Referring again to FIGS. 1-2, multiple MRAM array layers 34 are stacked over one another in the “Z” axis direction, thereby increasing the density of the MRAM device. Over the uppermost MRAM array layer 34 a nitride passivation layer 43 will typically protect the MRAM device. Although four MRAM layers 34 are shown in the drawing, there is no restrictive limit to the number of MRAM array layers 34 of the MRAM device of the invention, other than the practicality of physical size of the ultimate device.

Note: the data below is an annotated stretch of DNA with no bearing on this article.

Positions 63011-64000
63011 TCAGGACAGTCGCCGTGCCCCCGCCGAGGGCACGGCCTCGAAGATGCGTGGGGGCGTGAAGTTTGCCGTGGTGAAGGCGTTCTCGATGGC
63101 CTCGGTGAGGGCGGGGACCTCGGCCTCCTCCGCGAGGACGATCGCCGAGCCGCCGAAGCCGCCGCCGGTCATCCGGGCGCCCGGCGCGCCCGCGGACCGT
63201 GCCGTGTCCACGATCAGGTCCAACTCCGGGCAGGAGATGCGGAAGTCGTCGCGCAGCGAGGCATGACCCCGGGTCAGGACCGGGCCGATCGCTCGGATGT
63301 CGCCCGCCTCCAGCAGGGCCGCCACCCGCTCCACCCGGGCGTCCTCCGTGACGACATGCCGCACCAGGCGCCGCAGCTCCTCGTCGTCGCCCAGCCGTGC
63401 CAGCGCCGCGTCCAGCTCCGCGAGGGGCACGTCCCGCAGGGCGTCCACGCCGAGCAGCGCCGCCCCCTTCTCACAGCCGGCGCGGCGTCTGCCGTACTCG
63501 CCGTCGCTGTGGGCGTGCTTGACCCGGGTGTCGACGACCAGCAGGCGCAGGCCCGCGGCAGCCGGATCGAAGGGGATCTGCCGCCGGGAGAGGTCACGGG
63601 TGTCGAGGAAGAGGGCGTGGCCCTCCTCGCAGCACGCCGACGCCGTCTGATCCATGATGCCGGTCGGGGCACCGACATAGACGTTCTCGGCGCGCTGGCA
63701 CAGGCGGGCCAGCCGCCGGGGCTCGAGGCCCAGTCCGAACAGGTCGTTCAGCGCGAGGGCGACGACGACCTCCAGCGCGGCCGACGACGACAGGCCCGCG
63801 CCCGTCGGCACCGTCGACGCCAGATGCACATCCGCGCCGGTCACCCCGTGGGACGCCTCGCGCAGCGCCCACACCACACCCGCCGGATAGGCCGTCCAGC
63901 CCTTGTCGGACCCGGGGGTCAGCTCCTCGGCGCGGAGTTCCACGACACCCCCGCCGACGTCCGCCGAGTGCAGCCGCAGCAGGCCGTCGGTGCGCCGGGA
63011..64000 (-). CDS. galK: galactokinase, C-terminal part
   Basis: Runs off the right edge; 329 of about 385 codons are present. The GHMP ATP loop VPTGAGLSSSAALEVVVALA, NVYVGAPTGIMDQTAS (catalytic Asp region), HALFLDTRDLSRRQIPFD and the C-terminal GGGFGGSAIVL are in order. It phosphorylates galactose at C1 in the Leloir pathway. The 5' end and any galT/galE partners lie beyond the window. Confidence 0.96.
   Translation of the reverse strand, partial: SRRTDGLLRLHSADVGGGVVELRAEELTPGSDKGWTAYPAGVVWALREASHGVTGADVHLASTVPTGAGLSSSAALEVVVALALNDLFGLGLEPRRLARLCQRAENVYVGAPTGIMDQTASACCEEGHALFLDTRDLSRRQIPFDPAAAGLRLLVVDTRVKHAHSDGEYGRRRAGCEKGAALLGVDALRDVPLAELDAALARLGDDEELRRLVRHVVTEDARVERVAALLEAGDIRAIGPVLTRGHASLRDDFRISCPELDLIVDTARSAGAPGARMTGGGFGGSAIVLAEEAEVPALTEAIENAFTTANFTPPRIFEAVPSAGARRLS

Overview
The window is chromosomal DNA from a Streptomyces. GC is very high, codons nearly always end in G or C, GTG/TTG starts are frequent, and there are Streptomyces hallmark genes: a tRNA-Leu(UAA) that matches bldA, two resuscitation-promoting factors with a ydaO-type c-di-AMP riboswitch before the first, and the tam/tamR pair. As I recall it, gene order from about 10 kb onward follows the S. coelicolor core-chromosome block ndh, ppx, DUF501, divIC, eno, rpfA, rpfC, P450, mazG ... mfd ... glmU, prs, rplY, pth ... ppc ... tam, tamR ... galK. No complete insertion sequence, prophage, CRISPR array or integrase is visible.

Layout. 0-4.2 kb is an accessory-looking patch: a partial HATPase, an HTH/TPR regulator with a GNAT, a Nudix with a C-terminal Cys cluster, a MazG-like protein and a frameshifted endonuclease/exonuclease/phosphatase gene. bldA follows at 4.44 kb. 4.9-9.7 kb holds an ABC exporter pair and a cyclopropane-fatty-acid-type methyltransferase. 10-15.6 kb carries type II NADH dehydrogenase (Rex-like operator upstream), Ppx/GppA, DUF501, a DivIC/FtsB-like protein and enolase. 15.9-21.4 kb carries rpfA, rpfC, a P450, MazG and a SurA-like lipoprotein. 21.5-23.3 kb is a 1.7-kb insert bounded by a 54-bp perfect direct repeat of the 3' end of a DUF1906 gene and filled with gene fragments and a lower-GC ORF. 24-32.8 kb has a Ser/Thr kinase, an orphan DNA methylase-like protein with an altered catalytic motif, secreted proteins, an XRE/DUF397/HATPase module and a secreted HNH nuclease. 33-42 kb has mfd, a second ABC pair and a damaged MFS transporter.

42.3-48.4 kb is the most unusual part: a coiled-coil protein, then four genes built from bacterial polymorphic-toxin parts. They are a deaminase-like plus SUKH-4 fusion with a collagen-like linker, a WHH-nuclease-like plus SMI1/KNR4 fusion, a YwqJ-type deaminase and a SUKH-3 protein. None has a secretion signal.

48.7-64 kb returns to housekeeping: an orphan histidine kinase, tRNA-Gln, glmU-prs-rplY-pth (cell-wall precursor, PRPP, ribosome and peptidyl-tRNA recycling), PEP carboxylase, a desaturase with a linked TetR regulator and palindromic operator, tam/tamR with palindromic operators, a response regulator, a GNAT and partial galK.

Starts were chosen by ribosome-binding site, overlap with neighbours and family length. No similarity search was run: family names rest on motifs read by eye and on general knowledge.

Each column segment 39 of MRAM cells 38 of each layer 34 has its own sense line 33, which is connected to each MRAM cell 38 within the same column segment 39. The sense line 33 is also electrically connected to the sense line interconnect 32, which is itself electrically connected to the access transistor 16. The sense line 33 can be made of any conductive material, but is preferably copper or aluminum. The sense line 33 runs above the write-only line 40, separated therefrom by the dielectric 46, and below and in contact with the magnetic bit 42. In this architecture a single access transistor 16 would be shared by each column segment 39 of the MRAM cells 38 in the “Y-Z” planar direction substantially above the access transistor 16, as shown in FIGS. 2-3. Thus, each access transistor 16 serves the same column segment 39 in each of the MRAM layers 34 located over the access transistor 16.